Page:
Three years after launching its bid for membership of the European Union, Serbia was officially granted candidate status on 1st March, joining Iceland, Turkey, Montenegro and the Former Yugoslav Republic of Macedonia as a candidate country.
It has been a long hard road for the Balkan nation, which has been something of a “pariah state” over the last twenty years, considered by many to be the principle aggressor in the Balkans war and responsible for horrific ethnic cleansing campaigns and massacres during that conflict.
But over recent years, Serbia has instituted programs of democratic reform and has made the effort to capture and extradite war criminals such as Ratko Mladic and Goran Hadzic, accused of playing a major role in the aforesaid atrocities. It has also improved relations with Kosovo, its former province which declared independence in 2008, although Belgrade still refuses to recognise it as an independent nation. These were all measures required by the EU for candidate status to be granted.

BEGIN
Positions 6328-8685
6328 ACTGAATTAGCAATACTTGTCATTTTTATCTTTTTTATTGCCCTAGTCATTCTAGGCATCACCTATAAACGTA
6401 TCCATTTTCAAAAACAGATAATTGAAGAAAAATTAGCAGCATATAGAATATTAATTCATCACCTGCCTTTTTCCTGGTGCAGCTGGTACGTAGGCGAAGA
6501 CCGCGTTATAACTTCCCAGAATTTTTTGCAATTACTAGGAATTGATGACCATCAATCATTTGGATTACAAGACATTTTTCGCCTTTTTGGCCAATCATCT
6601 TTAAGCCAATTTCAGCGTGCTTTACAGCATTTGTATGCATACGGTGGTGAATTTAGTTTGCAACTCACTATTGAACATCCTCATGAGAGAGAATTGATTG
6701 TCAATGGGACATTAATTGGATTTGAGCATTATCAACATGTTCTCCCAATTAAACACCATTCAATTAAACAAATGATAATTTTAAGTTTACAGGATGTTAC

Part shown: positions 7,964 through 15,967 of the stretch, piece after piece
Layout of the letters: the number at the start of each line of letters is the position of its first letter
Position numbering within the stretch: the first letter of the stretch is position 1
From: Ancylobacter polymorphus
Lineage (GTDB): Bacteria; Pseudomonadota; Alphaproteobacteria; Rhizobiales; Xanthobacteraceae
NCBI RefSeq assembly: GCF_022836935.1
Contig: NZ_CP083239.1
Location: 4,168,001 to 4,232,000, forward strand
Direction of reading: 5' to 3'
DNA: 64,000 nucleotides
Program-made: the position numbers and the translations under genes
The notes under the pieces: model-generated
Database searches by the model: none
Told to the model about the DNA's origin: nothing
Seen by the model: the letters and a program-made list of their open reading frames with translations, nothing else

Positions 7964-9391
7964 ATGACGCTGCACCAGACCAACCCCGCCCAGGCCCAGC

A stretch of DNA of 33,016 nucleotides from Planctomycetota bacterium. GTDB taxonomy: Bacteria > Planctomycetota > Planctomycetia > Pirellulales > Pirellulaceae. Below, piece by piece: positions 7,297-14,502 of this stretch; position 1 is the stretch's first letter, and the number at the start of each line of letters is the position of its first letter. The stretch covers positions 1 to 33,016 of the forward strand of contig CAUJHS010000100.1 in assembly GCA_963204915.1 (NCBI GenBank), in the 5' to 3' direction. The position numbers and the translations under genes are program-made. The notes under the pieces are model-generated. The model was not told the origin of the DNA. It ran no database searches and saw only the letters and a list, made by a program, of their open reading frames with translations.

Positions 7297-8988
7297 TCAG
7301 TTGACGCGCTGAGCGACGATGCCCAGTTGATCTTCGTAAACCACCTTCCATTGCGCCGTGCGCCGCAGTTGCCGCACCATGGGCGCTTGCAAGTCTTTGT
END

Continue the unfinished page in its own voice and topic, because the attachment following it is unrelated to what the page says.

It may be several years before Serbia is ready to join the EU - candidate countries must meet the requirements for membership which include guaranteeing democracy, the rule of law, human rights and respect for and protection of minorities and the existence of a functioning market economy. Plus, the issue of Kosovo is likely to be a taxing one. 22 EU Member States, including the UK, France and Germany, recognise Kosovo as an independent nation : whether or not Serbia will be obliged to do the same in order to gain full membership remains to be seen. But whatever the future holds, Serbia has taken the first step towards coming in from the cold.
Photo : © European Union, 2012